Seabee at Night
Julie and I volunteered to fly a Republic Seabee to Texas. The Seabee's owner, Ed Freeman, was making a permanent move out West and we were anxious to help. Especially with the flying part. The Seabee is an exciting airplane to fly. We packed camping gear, bacon and eggs, sleeping bags and maps.
The trip was a little over a thousand miles, so we planned to do it in three days. It's not a fast airplane. A quick look at the charts showed that a southern route would give us more water landing sites. I wanted plenty of them.
My brother-in-law, David, decided to go along with us. That made a good load for the old Seabee, but we were headed for lower elevations. Once past Alabama, most of the takeoffs would be near sea level.
Our third stop was near Albertville, Alabama, on Guntersville Lake. We called Julie's grandparents to come pick us up. They took us out to eat. Then, of course, we had to show off the airplane. It all took a little longer than I had expected. The sun was getting low in the sky when we left the water.
Our next stop was about an hour southwest of Guntersville, where we planned to refuel and spend the night. I called from about 20 miles out, telling them that I was inbound in a Seabee and would be there in about 20 minutes. There was no answer.
At about 10 miles out, I called again. Still no answer. We were getting a little concerned because we hadn't been able to spot the airport beacon. It was a clear night. We should have seen it already. I rechecked the navigation radio. We were tracking a VOR that should have taken us right over the airport. We circled around for a better look. We were over the only town for miles around. It was then that I wished I had planned for a longer fuel reserve.
We had discussed fuel reserves earlier. I had pointed out that extra fuel wasn't a luxury we could afford in the underpowered Seabee. Besides, with an amphibian, you can land practically anywhere. This argument didn't sound so good when we were looking down into the dark pine forests of east Mississippi.
A quick scan of the map and the gauges showed that we had maybe 20 minutes of fuel and that the nearest airport was at least 30 miles away. That is, assuming that we weren't lost. Which was a pretty big assumption, considering that there should be an airport right under us.
"There it is!", David yelled, pointing off to the right.
Sure enough, as I banked to the right, I saw the airport. There was a row of airplanes, partly illuminated by the outside lights of a closed terminal building. We were over the airport all right, but the runway lights were turned off. David rechecked the airport information. He said, "They're supposed to be on. Maybe they didn't pay their power bill."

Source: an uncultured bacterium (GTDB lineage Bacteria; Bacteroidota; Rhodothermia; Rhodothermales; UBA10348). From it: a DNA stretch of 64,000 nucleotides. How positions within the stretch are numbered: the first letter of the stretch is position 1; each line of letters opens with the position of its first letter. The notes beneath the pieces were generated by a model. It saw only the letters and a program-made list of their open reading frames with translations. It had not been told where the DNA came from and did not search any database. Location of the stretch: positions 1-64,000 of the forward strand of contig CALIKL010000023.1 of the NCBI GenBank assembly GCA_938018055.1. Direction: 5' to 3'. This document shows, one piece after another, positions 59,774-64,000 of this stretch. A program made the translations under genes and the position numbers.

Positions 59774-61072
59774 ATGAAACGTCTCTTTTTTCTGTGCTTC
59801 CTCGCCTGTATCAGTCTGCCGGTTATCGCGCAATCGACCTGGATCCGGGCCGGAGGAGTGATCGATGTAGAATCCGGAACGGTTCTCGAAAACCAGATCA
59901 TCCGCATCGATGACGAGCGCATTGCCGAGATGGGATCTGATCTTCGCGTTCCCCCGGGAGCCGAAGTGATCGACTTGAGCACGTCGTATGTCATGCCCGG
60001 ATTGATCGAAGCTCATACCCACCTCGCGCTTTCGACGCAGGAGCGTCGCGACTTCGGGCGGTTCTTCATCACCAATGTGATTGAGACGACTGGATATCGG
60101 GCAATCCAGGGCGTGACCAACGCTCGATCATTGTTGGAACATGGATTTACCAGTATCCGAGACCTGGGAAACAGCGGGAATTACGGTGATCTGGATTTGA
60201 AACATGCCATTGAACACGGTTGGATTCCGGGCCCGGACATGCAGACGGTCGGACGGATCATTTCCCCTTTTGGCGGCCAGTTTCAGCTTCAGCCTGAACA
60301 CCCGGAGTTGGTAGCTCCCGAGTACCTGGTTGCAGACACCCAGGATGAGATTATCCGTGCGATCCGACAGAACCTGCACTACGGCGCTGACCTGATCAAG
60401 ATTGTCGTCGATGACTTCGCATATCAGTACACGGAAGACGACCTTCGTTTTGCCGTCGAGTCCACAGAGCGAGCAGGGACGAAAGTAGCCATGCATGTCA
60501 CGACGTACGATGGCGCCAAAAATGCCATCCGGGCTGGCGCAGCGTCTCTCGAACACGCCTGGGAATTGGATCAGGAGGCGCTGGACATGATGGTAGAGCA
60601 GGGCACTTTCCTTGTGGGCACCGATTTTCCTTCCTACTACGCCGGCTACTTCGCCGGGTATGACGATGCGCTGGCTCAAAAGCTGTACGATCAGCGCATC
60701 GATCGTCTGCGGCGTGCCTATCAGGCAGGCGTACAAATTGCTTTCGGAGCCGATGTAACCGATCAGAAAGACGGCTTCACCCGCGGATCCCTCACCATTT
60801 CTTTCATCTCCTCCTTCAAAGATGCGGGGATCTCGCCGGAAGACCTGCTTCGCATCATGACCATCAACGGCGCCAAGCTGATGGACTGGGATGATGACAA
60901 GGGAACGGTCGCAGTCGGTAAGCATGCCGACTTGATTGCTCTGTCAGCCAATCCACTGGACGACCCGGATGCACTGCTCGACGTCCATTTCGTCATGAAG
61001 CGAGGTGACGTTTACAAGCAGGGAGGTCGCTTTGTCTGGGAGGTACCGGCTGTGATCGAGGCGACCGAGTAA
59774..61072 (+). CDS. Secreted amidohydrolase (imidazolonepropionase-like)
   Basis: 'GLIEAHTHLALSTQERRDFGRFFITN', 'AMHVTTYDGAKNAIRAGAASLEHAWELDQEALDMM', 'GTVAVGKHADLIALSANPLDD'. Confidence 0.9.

We had little choice but to land, whether there were lights or not. I checked to see what the runway heading should be, then flew outbound for two or three miles, then turned to face the runway. I could see the runway numbers reflecting the airplane's landing light. I rechecked the gear and flaps, then guessed by my ground speed that I was landing downwind.
I eased the power off and floated to a good landing on the second half of the runway. It didn't matter. I was just happy to be on the ground. We taxied to a nice looking spot, shut the engine down, and set up our tents beneath the big wings.
I felt good that night. I had proven once again that superior skill can overcome any adversity. I made a mental note to find the person responsible for leaving the lights off. I would point out to them that a pilot of lesser abilities might have been inconvenienced by the lack of facilities.
We were up early the next morning. David was packing equipment and Julie was frying bacon on the Coleman stove, when the airport manager drove up. He looked us over and said, "When did you come in?"
"Last night," I said nonchalantly, "by the way, did you know the lights were off?"
"Yep," he said, just as nonchalantly, "ever since the city dug that sewer line across the middle of the runway, we've been trying to discourage folks from landing here."
I looked in the direction he was pointing and noticed for the first time that a trench five feet wide and ten feet deep had been dug across the midpoint of the runway.
"Guess you noticed that last night, huh."
"Sure," I said, "No problem."
I made another mental note. Next time, do some flight planning. Blind luck won't save you every time.